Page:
Because the river is running deep, and the bar has been scoured by the storm, the entrance to the lagoon is surprisingly easy. The big waves simply subside as we enter the channel, though still heaving against the rocks out on the point. (Again, I find myself assessing the world in the way he would. Have I soaked up his thoughts, his instincts?)

With the tree fringe close by, our speed seems increased. Soon I must throttle back, and our ungainly catamaran comes to an abrupt stop short of our jetty. My little boat’s on the outside. I gun the motor again, this time our momentum is right, and I must have gauged the gap to the jetty OK, as the men drop down to the planks, and tie us up.

The others sit still in the boat, the boy in mine. There’s a silence that’s part fear, part expectation, mostly exhaustion. They all look at me. My move.

So I clamber across. I stand on our jetty. I point to the bach. I make a two-handed gesture, fingers curling to my chest: Come. And so they do. Two of the women bring old bags of indeterminate colour, with stuff in. The rest follow with some hesitation, but not looking back into the gathering dusk. The walk unsteadily. One of the men supports the older woman.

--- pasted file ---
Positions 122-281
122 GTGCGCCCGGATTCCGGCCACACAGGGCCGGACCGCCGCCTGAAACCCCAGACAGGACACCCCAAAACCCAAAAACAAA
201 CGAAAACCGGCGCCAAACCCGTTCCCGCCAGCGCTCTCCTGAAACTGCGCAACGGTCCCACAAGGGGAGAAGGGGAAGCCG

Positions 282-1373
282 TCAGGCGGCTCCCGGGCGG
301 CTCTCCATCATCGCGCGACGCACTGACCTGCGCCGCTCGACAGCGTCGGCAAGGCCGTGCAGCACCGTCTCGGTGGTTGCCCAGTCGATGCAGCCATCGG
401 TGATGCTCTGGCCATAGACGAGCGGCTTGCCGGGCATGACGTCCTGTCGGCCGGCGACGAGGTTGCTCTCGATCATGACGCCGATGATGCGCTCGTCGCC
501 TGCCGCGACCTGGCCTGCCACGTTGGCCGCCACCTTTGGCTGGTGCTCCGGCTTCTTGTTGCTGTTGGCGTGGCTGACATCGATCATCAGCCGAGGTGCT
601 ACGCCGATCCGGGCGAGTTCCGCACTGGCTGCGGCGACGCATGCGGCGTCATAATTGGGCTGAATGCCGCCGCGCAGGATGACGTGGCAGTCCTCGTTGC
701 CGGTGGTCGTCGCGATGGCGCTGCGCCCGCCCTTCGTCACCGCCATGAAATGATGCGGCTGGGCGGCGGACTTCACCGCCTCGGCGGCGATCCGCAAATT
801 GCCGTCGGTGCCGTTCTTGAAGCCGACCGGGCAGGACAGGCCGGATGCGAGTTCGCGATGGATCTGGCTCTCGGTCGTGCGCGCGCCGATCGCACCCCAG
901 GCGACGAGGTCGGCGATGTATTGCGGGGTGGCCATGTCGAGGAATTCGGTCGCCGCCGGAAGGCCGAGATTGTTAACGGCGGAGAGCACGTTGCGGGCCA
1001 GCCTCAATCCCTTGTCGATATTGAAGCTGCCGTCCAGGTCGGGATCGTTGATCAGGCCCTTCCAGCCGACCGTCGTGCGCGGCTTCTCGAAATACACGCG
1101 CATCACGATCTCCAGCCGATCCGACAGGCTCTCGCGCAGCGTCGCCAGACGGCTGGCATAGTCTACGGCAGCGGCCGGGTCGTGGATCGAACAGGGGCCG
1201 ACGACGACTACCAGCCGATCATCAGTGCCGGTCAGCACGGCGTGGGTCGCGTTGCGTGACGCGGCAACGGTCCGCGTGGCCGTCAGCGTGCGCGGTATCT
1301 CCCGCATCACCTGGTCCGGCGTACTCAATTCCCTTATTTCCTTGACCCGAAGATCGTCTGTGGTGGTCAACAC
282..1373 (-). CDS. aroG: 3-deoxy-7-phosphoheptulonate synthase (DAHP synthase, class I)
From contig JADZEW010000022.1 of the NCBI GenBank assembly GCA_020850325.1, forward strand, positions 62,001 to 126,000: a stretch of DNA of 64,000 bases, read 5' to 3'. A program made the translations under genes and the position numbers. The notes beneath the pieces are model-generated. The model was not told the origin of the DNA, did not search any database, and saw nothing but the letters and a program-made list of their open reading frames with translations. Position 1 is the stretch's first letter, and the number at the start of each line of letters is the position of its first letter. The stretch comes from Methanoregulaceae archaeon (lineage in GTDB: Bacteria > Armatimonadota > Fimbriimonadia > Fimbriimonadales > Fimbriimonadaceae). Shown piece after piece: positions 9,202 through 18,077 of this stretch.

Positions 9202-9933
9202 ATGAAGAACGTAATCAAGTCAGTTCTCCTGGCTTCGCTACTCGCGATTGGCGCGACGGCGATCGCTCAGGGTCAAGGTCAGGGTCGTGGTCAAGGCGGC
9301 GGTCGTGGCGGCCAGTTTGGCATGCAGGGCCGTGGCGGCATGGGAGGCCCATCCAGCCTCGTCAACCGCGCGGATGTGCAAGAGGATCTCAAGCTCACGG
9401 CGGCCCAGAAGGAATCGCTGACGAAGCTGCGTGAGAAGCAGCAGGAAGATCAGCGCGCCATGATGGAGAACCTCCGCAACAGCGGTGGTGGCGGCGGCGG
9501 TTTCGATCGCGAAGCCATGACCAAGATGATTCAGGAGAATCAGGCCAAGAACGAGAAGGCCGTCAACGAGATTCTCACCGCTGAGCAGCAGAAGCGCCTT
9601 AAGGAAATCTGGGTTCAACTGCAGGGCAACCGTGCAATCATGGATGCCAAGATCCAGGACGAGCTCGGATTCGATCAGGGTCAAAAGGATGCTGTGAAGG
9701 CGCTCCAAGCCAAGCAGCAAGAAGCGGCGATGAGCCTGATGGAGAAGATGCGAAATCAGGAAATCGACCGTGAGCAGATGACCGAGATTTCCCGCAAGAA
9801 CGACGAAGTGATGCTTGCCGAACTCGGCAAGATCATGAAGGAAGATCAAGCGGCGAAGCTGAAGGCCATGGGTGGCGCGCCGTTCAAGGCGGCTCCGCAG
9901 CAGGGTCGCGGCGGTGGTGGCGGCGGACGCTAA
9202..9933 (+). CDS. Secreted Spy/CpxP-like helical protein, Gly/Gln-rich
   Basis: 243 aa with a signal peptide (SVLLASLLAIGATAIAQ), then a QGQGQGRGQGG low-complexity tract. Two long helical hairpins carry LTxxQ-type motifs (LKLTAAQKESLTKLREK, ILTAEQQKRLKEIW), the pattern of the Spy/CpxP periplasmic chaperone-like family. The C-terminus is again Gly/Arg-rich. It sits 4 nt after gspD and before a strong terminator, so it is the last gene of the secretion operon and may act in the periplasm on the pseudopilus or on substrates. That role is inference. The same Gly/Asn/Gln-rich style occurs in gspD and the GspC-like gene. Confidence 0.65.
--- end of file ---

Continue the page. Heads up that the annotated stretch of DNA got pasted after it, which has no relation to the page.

Mostly, I walk backwards, to see that they’re following. The little boy never loses his smile.

Welcome to our place, I say awkwardly. It doesn’t sound sincere.

Haere mai, haere mai, haere mai ki Aotearoa, I try again. And that sounds worse.


We sit on the porch. I light candles (still no power). On the gas cooktop, I make toast. I heat up a great tub of baked beans. We eat with great grins around our chops, like kids in the ice-cream ads. The women drink endless cups of tea. The men and the boy prefer the barley juice I offer them. I keep the booze hidden.

I bustle. I find sleeping bags. I point at beds. I show them the bathroom, how the taps work. I press big beach towels on them. I find old clothes that will fit. I point at their clothes, and make a washing movement with my hands, rubbing palms, fingers rolled together. They get it. Apart from the boy, they are too wary to smile.

They dissolve into bedrooms, and the sleepout. I have billeted myself back in the double bedroom. Why? Dunno.